The quality of drinking water in the small town southwest of downtown Columbus has been a concern for several years. The Garden City Groundwater Plume site was placed on the U.S. Environmental Protection Agencys National Priorities List in December 2013.

    This has been something that has been needed for some time, commissioners chairman Carl Lienhoop said.

    While the mobile home park is hooked up to the city sewer system, it is not served by the citys water utility at present. Instead, the homes are served by shared wells where pollution has been a concern for several years.

    Two years ago, federal environmental officials said they would spend $320,000 to clean up trichloroethylene (TCE) in the plume, and to continue with filtering water at several private wells at properties there. TCE, which is an industrial solvent, has been known to be a cause of cancer.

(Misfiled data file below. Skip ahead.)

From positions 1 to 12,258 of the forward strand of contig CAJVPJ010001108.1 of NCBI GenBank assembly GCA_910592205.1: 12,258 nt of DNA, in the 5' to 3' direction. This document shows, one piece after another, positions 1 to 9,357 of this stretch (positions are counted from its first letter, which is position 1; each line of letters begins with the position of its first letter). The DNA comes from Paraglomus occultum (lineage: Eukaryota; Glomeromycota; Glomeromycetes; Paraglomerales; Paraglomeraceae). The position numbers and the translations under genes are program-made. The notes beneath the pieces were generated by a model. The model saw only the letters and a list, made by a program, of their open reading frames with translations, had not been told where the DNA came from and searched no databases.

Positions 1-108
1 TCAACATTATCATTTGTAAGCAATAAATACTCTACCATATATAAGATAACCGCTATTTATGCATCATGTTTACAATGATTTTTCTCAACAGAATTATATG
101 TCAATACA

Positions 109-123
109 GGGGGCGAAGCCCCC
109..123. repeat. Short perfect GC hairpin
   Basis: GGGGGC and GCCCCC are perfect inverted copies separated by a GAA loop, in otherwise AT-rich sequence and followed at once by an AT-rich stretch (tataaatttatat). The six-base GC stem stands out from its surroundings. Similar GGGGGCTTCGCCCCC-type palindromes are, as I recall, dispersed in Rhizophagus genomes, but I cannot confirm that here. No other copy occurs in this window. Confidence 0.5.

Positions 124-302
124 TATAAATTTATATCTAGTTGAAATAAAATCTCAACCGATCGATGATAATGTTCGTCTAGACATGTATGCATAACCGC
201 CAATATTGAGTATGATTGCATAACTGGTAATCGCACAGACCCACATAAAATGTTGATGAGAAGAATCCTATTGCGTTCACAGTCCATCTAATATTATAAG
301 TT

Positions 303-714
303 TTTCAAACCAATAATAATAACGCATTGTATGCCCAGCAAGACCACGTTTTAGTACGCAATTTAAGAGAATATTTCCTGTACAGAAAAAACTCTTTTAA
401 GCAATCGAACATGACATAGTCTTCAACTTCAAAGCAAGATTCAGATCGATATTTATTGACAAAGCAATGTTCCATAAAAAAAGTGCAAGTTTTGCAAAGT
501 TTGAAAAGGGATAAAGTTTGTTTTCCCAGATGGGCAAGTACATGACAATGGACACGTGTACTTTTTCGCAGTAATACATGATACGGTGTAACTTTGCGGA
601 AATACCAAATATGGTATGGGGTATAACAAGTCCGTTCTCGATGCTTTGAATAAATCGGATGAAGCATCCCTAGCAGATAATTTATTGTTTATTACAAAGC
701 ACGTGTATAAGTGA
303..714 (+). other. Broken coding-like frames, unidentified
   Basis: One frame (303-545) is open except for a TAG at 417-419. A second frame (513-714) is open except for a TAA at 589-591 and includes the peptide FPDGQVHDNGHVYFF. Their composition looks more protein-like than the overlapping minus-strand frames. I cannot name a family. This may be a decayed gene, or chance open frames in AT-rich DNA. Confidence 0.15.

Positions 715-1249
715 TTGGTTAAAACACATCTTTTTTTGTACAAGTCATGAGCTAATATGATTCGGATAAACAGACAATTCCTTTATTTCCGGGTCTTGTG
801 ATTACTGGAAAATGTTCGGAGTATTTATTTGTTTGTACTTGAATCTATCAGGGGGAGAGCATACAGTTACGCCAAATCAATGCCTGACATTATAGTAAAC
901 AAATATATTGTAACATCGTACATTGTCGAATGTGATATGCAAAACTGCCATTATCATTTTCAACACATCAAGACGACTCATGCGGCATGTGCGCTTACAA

Although water tests taken in 2018 did not turn up any form of health risk, former Columbus Utilities Director Keith Reeves said at the time those tests might be inconclusive because some residents dont want their wells tested. He cited trust issues among residents who fear they will be forced to connect to city utilities and pay installation costs that exceed their means, said Reeves, who was succeeded by Scott Dompke after Reeves retirement.

    Going door-to-door to a number of Garden City homes, most homeowners said they were satisfied with the shared wells after they installed a granular activated carbon (GAC) filter system. But some said they would prefer hooking up to city water if the cost was within their means.

    Carter said her organization, which is working with the county commissioners, Columbus City Utilities and the mobile home park, is still in the preliminary stages of requesting the money.

    There are a lot of processes that need to happen before we will be ready to go to full application, Carter said. But if everything aligns, we hope to apply for the funding by this November. If not, we would look at something for the first of next year.